What is a design Brief?
A design brief is, in its broadest sense, set of information given to the designer so that the resulting designs will meet the requirements or wishes of the client. If the designer has a clear view of what she need to do, she usually creates an artifact that accommodates the requirements of the brand. A brief is a formulated document, and should answer several questions. It should be formulated by or with a designer, and should include opportunities assessed, constraints identified and strengths and weaknesses of the company highlighted. For a good brief, first of all you need to create a short but complete view of your brand in the designers mind, this is possible by defining key points. The key points can be highlighted by porting the notion of 5W+H from journalism, this way we can forge a working design brief. The brief might be anything from a single page to a multiple volume set of documents and "less is more".
The Key Question:
Before all other questions, the most important is: What do you want to achieve with the new designs? Give details on why you need the new designs, what is the core purpose of this process?
After you explained the core question, try to explain these questions:
1. What does your company do? Give details or provide a catalogue of your existing products or services.
Why do you need new designs? The reasons you want to work with the designers.
What is the core competency of your company, what makes you efficient?
When do you plan to launch the newly designed products or services?
5. What are the deadlines of the design process?
6. What are the milestones if a design is considered to be the part of the company?
7. Where is your company?
8. Where are your products being sold?
9. What is
your target customer base?
Where do your target customer base reside?
Do you need localized designs for different cultures or globally sold products?
12. Which production technologies do you have?
13. Do you do all in-house production or outsource some parts of the
products or services?
14. What adjectives do you seek in the new designs? Do you need classical or crazy products, explain.
15. What are the advantages for designers to work with you?
16. Do you want one-time designs or a continuous cooperation with designers?
17. Will you require extra services? Graphic design for a product, a communication design for service etc?
18. What is the legal name of your company?
19. Who is the person in charge in case extra information is required?
20. Add your own question here.
Plus you could mention in your brief:
1. Project backgrounds, prior work, site and policy contexts (for architectural competitions)
2. Performance or efficiency standards, legal requirements
3. Further available resources, templates, guidelines and other downloadable files.
4. State of art in the industry, current trends and insights on status-quo.
5. Add anything worthy to mention here; for example do you need to use a specific production methodology?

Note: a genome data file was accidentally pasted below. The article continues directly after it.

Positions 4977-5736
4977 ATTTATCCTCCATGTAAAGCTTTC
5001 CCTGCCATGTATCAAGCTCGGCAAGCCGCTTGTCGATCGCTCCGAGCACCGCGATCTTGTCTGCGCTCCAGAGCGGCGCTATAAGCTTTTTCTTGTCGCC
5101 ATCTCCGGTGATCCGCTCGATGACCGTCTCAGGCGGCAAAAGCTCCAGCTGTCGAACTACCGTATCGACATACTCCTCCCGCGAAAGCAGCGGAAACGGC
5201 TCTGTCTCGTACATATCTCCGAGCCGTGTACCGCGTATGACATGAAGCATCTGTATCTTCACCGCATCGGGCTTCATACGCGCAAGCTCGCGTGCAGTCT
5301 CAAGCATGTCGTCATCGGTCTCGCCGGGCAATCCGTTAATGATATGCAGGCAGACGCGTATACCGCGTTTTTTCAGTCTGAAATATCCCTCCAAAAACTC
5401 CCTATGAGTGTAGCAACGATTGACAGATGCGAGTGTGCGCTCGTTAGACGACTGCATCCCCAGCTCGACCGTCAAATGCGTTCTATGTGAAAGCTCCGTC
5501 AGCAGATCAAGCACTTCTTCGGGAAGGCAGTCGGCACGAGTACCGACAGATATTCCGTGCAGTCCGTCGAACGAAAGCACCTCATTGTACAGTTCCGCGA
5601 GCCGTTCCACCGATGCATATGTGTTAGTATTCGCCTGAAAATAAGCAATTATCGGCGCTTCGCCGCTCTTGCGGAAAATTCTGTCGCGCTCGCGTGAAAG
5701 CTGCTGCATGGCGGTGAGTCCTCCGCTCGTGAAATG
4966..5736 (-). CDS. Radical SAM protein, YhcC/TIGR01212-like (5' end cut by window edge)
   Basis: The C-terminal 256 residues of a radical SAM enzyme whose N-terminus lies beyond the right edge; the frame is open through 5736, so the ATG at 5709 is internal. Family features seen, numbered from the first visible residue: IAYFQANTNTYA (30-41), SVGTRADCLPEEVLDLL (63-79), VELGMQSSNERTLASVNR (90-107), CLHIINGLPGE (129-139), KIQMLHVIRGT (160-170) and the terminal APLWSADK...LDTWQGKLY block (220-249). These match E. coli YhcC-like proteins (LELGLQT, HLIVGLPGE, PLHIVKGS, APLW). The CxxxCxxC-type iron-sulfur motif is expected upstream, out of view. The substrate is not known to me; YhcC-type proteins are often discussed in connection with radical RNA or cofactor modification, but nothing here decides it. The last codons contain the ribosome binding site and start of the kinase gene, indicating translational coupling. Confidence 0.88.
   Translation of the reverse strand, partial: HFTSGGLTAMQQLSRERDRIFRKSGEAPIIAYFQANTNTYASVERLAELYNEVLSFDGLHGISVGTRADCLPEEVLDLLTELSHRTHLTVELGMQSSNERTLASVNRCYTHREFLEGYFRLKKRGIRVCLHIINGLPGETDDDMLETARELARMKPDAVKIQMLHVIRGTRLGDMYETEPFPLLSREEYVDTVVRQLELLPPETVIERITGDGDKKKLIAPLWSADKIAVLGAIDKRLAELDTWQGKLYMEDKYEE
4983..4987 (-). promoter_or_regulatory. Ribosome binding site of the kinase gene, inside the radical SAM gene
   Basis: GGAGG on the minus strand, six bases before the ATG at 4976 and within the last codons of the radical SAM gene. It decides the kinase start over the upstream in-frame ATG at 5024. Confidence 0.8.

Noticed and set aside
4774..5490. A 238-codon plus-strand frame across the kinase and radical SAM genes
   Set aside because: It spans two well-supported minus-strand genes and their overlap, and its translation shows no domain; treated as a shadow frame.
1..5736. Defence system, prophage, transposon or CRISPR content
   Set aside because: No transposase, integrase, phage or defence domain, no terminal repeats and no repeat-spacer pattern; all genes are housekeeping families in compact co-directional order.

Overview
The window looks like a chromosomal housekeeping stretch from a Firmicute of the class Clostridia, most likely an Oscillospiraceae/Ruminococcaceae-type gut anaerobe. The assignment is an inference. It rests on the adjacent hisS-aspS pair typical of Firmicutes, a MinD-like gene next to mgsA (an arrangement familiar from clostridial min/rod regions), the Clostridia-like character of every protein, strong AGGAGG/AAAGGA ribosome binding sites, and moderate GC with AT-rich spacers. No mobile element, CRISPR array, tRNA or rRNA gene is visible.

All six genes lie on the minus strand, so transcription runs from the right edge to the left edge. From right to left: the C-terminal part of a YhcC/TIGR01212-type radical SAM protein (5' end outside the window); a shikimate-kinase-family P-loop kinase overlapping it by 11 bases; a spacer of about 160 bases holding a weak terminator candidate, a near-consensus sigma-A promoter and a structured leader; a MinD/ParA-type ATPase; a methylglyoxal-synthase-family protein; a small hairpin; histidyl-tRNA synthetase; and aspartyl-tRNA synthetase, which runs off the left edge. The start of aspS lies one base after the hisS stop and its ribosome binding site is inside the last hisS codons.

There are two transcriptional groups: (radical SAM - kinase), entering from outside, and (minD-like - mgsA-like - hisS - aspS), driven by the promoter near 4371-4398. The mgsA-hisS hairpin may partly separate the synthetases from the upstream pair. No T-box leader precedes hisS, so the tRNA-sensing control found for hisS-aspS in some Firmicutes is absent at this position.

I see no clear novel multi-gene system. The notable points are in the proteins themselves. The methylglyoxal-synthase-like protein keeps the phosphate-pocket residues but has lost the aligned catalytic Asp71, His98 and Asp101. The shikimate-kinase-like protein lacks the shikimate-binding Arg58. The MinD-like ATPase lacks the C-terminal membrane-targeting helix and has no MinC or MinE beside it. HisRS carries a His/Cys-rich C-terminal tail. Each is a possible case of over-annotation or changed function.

Things to Remember
When creating a brief for a "mass of designers" for example in design competitions, the brief cannot be longer than half a page, the answers should be extremely short, because if the answers and your brief are long, designers will not read them, and the brief will be useless, if you have to do it long, make a summary first; the designers time is precious. A brief should not be more than 500 words, and ideally should be around 350-400 words. This is extremely important. The main idea of a brief is that the designer should have a very clear understanding of your company and the goal of the competitions. The designer should not be given to many restrictions or constraints otherwise she cannot design efficiently and creatively.
Feedbacks and Interactive Briefs
Some type of design competitions allows you to respond to submissions by the designers by providing feedbacks. This could happen in two conditions; firstly, you might have a ladder style competition where at first phase you collect entries, eliminate few, and ask designers to submit improvement entries in the second step by providing constructive feedbacks. In the second scenario, you could be constantly providing feedbacks as submissions are made. In sense, providing feedbacks during the process is interactive briefing, as based on each submission, you guideline the designers to submit projects that match your goals, capabilities, vision and mission - which is the ultimate goal of a design brief. In this case, the level of interaction you provide can be a key element to push designers to submit better projects. It is commonly seen that constant briefing during the process could easily increase the number of submissions per designer significantly.
How to Improve your Brief Further
Not everyone is good at writing briefs, therefore companies that want to get most out of design competitions are advised to hire a professional to write a brief that is challenging and inspiring meanwhile keeping it clear. Some companies do provide this service professionally. The initial time investment to write the brief is totally worth it, as it leads to have better submissions that match the aims of organizing the competition at the first place.
The Following Should not be the part of the Brief
Contact details, selection criteria, judging panel, competition process and submission requirements and any other information that are not related to explaining your vision are not part of the brief, but they are part of the competition guidelines which also includes the brief.